The distance we propose in the present paper can be used in the framework of unsupervised machine learning, for example for dimensionality reduction. As already pointed out in the introduction, representing a planetary system with N planets, each of them being characterised by two quantities, requires a space of dimension 2N. The goal of dimensionality reduction algorithms is to represent the planetary systems in a space of dimension 2 (or 3) while keeping as much information as possible regarding their repartition in the space of dimension 2N.

Different dimensionality reduction algorithms have been developed; we use here T-SNE (for t-based stochastic neighbour embedding, see van der Maaten & Hinton 2008) to represent systems of up to ten planets in a 2D space. The T-SNE algorithm (van der Maaten 2014) works in two steps. In a first step, the joint probability of two systems is computed. The joint probability between systems i and j depends on the distance between two systems (computed using the distance presented above) as (8)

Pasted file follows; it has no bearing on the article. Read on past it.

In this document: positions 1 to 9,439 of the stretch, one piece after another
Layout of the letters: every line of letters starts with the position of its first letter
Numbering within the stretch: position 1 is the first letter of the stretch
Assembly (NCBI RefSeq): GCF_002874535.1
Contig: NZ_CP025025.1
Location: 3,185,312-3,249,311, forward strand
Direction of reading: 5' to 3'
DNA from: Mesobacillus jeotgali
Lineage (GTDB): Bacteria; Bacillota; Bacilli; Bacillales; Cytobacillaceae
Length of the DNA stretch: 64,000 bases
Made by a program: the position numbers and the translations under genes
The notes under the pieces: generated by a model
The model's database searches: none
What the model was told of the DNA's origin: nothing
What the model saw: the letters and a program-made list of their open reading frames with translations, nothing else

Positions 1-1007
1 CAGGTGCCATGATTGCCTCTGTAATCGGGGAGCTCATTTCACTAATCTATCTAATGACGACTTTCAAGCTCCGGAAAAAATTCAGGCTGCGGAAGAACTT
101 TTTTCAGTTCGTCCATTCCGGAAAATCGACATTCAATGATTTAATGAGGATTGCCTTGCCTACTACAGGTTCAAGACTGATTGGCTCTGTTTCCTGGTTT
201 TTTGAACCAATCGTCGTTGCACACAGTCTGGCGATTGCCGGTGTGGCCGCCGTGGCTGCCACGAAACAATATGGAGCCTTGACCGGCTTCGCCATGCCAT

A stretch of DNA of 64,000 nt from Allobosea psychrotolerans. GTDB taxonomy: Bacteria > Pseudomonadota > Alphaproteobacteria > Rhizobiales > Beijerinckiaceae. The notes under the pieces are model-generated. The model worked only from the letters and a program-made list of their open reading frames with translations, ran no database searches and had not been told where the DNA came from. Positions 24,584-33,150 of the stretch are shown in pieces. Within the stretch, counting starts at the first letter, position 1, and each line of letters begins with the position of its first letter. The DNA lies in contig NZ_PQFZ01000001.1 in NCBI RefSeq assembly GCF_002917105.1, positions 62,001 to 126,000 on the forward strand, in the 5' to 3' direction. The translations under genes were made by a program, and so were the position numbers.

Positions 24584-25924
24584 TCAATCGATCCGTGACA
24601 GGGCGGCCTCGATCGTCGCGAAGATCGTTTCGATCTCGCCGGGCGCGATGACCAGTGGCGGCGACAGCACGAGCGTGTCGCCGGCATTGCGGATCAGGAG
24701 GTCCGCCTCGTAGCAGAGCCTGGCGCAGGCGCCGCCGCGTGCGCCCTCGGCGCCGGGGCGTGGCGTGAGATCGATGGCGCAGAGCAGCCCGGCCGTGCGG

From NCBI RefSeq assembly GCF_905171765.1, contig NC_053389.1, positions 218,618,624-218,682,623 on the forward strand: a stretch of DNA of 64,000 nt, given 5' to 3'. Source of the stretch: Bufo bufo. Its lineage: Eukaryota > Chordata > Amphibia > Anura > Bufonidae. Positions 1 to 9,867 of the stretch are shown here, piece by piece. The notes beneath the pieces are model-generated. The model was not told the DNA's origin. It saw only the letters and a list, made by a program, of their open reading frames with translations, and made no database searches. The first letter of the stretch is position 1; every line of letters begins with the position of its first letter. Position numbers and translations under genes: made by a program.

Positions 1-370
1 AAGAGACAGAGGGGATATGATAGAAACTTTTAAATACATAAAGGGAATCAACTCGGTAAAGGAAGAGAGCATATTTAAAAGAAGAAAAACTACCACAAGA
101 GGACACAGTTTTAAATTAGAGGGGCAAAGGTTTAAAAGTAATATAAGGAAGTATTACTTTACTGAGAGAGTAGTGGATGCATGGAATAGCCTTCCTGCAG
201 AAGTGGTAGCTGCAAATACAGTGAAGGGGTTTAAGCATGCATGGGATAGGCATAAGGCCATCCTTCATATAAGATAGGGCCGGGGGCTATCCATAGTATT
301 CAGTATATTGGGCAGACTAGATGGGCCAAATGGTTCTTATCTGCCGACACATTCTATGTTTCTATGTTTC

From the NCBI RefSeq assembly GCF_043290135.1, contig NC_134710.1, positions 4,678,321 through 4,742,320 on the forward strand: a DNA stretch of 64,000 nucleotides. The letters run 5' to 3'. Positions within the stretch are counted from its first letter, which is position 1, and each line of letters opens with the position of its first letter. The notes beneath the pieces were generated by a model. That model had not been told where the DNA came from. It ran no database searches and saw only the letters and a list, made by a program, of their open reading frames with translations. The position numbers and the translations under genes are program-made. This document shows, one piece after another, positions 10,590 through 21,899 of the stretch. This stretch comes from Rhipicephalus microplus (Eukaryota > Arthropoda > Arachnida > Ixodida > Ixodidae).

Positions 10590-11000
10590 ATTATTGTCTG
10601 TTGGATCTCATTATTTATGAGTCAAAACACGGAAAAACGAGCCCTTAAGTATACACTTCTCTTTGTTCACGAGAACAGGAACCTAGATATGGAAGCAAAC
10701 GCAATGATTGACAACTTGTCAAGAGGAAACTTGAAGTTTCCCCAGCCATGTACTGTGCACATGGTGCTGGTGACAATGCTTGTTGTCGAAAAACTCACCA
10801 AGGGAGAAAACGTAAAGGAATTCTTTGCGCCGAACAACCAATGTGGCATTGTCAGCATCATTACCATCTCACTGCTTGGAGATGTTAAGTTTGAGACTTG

where σ is a parameter called the perplexity that controls the number of neighbours (see van der Maaten 2014). Then, an iterative algorithm is used to minimise a cost function given by the Kullback–Leibler divergence (Kullback & Leibler 1951) of the p distribution and the q distribution, where q is the joint probability of two systems in the 2D space, function of the distance between the points representing systems i and j in the 2D space, and assumed to follow a Student’s t-distribution with one degree of freedom (also known as the Cauchy or Lorentz distribution) (9)